(Ph. courtesy of American Trade Hotel)The Panama Canal is 100 this month—felicidades! To celebrate the momentous occasion while satisfying our all-consuming eye for design, we're taking this week's installment of Monday Design Daydream way down to the point where two oceans meet. At the American Trade Hotel, Ace Hotel's newest outpost in Panama City's UNESCO-designated Casco Viejo neighborhood, global influences come together to form a high-style space that is at once steeped in history and thoroughly modern.
Spread out over a succession of buildings with markedly different aesthetics and heritage, the hotel represents a dynamic stylistic and historical melting pot. The main building's neo-classical façade was designed by renowned architect Leonardo Villanueva Mayer, known for founding the “Bellavistina” style, while an adjoining mansard-roofed building stands as living proof of the French architectural influence that resulted from the European country's prevalence in Panama during the late 19th century.
The design, a collaboration between Atelier Ace, LA-based Commune Design, and Panama-based Hache Uve, is also an amalgam of contrasting elements that come together in surprising harmony. An eclectic mix of influences—ranging from Austrian secessionist to Mexican modernist to Italian postmodern, and of course, tropical colonialism—form interiors that feel airy, contemporary, and homey all at once (think creamy bead board walls, handsome Nicaraguan wood furniture, sinuous rattan rocking chairs, and intricate Moroccan tilework.)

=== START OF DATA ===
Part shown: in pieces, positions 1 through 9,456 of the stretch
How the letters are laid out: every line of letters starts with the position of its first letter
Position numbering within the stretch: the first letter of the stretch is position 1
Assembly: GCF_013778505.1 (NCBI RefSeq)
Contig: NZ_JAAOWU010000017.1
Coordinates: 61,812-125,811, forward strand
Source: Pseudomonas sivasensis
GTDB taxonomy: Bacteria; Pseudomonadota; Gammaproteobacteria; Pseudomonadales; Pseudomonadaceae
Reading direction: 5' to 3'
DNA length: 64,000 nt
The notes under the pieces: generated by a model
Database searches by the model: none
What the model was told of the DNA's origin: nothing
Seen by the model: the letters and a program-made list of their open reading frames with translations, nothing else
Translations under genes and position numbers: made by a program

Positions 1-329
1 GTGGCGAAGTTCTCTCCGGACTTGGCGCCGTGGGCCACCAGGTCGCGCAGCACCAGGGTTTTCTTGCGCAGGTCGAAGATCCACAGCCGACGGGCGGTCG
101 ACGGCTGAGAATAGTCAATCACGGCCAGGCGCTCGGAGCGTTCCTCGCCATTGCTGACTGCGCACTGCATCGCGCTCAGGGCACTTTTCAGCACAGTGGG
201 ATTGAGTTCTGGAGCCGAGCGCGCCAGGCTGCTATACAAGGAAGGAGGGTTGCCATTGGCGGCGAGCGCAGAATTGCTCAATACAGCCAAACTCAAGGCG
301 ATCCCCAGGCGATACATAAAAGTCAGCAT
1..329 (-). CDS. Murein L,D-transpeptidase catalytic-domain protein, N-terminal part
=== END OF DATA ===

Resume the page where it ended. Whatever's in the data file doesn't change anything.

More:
The vibe of the interior courtyards and pool, the design of which was directed by Commune, is inspired by the eclecticism of Marrakesh and the languorous ease of Colombian haciendas—and achieved with a mix of French modern industrial, colonial, and ranch-style furniture that stands in graphic contrast to the lush green of the tropical environs. The rooms feel personal but casually stately, exuding the feel of a perfectly-appointed private home—albeit one with stunning views, including Casco’s sweeping plazas, historic churches, and the birthday subject itself: the Panama Canal.